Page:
Parents Influenced on Their Children

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influenced of parents to their children

Parental Influences on Personality:
A Comparison of Trait and Phenomenological Theories

Stu Dent
SS# 123-45-6789
Psych 210: Theories of Personality
Dr. Cervone -- Fall, 2001
Parental Influences on Personality:
A Comparison of Trait and Phenomenological Theories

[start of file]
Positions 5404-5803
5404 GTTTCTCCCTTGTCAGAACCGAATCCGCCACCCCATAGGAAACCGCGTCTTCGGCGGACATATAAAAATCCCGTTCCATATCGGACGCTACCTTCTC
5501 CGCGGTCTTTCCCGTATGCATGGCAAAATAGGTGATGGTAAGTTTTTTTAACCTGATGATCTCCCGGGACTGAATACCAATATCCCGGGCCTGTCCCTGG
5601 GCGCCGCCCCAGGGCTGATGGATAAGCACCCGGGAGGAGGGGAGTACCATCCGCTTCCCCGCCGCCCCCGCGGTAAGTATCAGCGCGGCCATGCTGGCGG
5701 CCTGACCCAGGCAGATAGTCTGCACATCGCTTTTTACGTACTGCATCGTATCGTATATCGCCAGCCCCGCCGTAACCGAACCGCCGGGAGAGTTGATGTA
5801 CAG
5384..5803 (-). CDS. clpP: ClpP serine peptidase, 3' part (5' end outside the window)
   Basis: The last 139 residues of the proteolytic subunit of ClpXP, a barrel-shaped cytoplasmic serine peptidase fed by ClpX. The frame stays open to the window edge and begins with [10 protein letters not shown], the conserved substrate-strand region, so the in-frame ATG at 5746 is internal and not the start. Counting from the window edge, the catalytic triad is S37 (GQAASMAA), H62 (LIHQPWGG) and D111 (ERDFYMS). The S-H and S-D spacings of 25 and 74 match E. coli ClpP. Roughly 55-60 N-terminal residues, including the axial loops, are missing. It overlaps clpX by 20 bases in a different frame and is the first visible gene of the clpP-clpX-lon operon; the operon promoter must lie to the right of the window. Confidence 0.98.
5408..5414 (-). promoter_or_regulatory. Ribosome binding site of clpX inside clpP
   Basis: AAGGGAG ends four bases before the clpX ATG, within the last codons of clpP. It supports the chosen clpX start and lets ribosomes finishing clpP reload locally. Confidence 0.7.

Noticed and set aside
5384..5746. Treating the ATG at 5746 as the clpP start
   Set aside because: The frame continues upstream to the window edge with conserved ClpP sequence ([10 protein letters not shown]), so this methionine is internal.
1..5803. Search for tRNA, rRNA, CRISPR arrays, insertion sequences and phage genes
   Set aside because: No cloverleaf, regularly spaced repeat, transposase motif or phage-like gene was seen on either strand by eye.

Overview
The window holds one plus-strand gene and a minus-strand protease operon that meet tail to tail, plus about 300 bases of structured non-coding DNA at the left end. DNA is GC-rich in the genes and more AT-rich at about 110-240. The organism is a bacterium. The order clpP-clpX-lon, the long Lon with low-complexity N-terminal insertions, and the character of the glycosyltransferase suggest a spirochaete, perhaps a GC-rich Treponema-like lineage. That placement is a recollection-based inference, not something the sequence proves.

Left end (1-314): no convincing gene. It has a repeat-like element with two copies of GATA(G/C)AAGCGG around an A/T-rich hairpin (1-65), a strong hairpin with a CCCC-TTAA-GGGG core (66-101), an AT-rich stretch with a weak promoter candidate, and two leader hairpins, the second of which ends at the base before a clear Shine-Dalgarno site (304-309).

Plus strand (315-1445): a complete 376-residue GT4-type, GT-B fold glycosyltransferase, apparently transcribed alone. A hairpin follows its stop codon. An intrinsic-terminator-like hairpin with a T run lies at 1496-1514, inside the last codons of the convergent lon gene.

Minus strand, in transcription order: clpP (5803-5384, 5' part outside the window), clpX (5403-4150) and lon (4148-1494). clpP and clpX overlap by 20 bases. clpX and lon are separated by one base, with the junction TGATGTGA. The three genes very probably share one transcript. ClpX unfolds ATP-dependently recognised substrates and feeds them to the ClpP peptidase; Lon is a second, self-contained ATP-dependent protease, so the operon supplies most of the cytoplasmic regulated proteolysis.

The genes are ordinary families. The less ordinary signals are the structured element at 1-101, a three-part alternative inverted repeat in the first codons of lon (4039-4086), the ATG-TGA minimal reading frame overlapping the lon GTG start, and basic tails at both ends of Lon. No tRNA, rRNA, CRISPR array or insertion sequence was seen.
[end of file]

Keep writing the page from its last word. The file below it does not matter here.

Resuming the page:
A seemingly obvious fact about human nature is that our personality is influenced by our parents. Intuitively, it seems as if the way our parents raise us exerts an enduring influence on the nature of our personality. By teaching certain types of behavior and by punishing actions of which they disapprove, parents may significantly influence the behavioral and emotional styles of their children. This intuition, however, contrasts with a second one. Common knowledge tells us that siblings often differ greatly from one another. One brother may be outgoing, the other shy. One sister may be conservative, the other liberal. Since siblings have the same parents, and parents tend to treat their children similarly, such examples seem to suggest that parents’ style of child rearing might make little difference to the personality of their children. The question of parental influences on personality, then, is an interesting puzzle for scientific theory and research in personality psychology. Theories of personality have taken different viewpoints on the question of parental influences on personality. This paper addresses two theories that present contrasting views. These are the trait and phenomenological theories of personality. In the trait theories, the basic variables of the theory are people’s traits, that is, their “broad predispositions . . . to respond in particular ways” (Pervin & John, 2001, p. 226). Most trait theories try to identify a common set of traits that can be used to describe the personality of any individual. These “nomothetic” trait theories rely on the statistical procedure of factor analysis to identify dimensions that can be used summarize individual differences in personality traits. Researchers using this technique commonly identify a set of five trait dimensions. These Big Five personality traits include extroversion, neuroticism, conscientiousness, agreeableness, and openness to experience (Pervin & John, 2001). Once one identifies a set of basic traits in this manner, a primary question is to identify where the traits come from. Why do some people have more or less of a given trait than others? Almost all trait theorists have sought biological explanations for variations in traits. People are seen to inherit a given level of a trait in the same way that they might inherit hair color or height. This viewpoint is consistent with findings on genetics and personality, which indicate that identical twins’ personalities are far more similar than would be expected by chance (Pervin & John, 2001). The trait theories, then, have an interesting implication for the question of parental influences on personality. If personality is defined in terms of personality traits, and if traits are thought to be inherited, then parental styles of child rearing would appear to have little influence on children’s personality. The only influence parents would have on their children’s personality is a biological one. They pass their genes on to their children. According to the trait theories, parents interpersonal interactions with their children would exert little effect on the child’s personality development. A very different view is put forth by proponents of phenomenological theories of personality. The primary focus of the phenomenological theories is the individual’s subjective experience of their world, that is, their phenomenological experience (Pervin & John, 2001). In particular, people’s subjective experience of themselves, or their self-concept, is seen as the core of individuals’ personalities. Among the most prominent of the...
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